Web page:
• the immune response to infection with B. burgdorferi, and
  • autoimmunity involvement.

An enhanced understanding of the reasons for symptom persistence following treatment for Lyme disease will bolster clinicians’ efforts to improve patient care and decrease the burdens associated with ongoing illness.

Topic Nomination Development

Nominator and Stakeholder Engagement

During a conference call with the nominators, we reviewed and clarified the key question, guiding questions, and PICOTS (population, interventions/indicators, comparators, outcomes, timing of interest, and setting). The nominators provided final approval of those items via email.

Key Question

The key question for this topic nomination is: What are the causes of persistent symptoms of Lyme disease in the United States and globally?

Proposed Guiding Questions

Based on the variable level of evidence development, we proposed the following guiding questions.

  1. What is the evidence for persisting symptoms of Lyme disease in treated and untreated patients?
  2. What is/are the cause(s) of persistent symptoms? (Persisting infection, inadequate treatment, autoimmunity, other potential reasons, or a combination of causes?)
  3. What is the epidemiology of persisting symptoms of Lyme disease?
Proposed PICOTS

To define inclusion criteria for the key question, we specified the PICOTS.

Key Question and PICOTS Topic Information
Key Question What are the causes of persistent symptoms of Lyme disease in the United States and globally?
Population People diagnosed with Lyme disease exhibiting persistent symptoms
Interventions/Indicators Adequate and timely treatment, autoimmune responses, other causes
Comparators Compare findings from interventions/indicators
Outcomes Identifiable causes of persistent Lyme disease
Timing Last 20 years (1998)
Setting Not applicable

Methods

We assessed the nomination of Persistent Symptoms of Lyme Disease as a topic brief priority using the following established selection criteria. Assessment of each criterion determined the need to evaluate the next one.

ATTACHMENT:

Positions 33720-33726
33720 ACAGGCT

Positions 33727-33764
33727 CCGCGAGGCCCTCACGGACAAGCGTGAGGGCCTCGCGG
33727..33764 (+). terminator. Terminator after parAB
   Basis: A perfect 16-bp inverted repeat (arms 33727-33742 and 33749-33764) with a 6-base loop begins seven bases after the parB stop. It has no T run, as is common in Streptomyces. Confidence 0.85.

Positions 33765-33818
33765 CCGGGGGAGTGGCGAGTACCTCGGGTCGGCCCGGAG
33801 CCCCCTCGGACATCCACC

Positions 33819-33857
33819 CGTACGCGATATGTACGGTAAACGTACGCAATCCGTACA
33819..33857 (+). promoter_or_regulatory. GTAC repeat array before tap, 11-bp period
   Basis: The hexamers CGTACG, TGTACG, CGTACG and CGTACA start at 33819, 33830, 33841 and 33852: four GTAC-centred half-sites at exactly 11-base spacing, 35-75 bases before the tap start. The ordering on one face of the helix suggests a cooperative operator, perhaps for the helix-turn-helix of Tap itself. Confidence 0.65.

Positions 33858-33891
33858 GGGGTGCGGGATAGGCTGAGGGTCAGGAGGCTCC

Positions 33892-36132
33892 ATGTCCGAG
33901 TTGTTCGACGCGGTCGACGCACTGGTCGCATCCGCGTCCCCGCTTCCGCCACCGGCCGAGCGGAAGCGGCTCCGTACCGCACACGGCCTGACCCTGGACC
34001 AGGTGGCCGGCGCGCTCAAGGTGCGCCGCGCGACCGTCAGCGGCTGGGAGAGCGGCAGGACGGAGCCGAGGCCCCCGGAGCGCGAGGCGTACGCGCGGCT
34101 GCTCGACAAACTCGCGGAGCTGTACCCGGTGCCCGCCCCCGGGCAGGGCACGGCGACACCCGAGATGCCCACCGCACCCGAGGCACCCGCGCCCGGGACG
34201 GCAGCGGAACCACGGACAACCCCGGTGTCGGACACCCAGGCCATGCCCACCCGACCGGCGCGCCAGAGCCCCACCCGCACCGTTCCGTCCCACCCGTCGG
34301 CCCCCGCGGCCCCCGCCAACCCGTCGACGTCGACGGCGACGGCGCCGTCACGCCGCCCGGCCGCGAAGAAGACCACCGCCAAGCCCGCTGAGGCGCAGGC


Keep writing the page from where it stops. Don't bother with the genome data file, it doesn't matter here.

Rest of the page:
1. Determine the appropriateness of the topic.
  2. Establish the overall importance of the topic as representing a health or health care issue in the United States.
  3. Determine the desirability of a new evidence review by examining whether a new systematic literature review would be duplicative.
  4. Assess the potential impact of a new systematic literature review.
  5. Assess whether the current state of the evidence allows for a systematic literature review (feasibility).
  6. Determine the potential value of a new systematic literature review.

Results

Appropriateness and Importance

This topic is appropriate and important. Persistent symptoms of Lyme disease cause significant short- and long-term disability. There are no nationally mandated surveillance data to illustrate the extent of this public health issue, but cohort studies have shown anywhere between 10% and 40% of patients with Lyme disease continue to have persistent symptoms post-treatment.

Desirability of a New Review/Duplication

A new review would not be duplicative of an existing product. We found no systematic reviews related to the scope of the nomination.

Impact of a New Evidence Review

A 2019 invited review paper by Bhanot and Parveen references the mixed results of studies of antibiotic-refractory Lyme arthritis in mice. The authors also allude to our poor understanding of factors contributing to chronic/treatment-refractory inflammatory Lyme disease. These statements suggest the need for more research on the topic of persistent symptoms of Lyme disease. Therefore, the impact of a new evidence review is likely to be low.

Feasibility of a New Evidence Review

We conducted a search of surveillance systems managed by the U.S. Centers for Disease Control and Prevention (https://www.cdc.gov/ticks/surveillance/index.html) and the European Centre for Disease Prevention and Control (https://ecdc.europa.eu/en/surveillance-and-disease-data). Notably, neither surveillance system is used to collect information regarding the epidemiology of persistent symptoms of Lyme disease.

We also conducted a literature search in EBSCOhost in August 2019, using the key question, guiding questions, and PICOTS to develop keyword searches. See Appendix A for the EBSCOhost search strategy.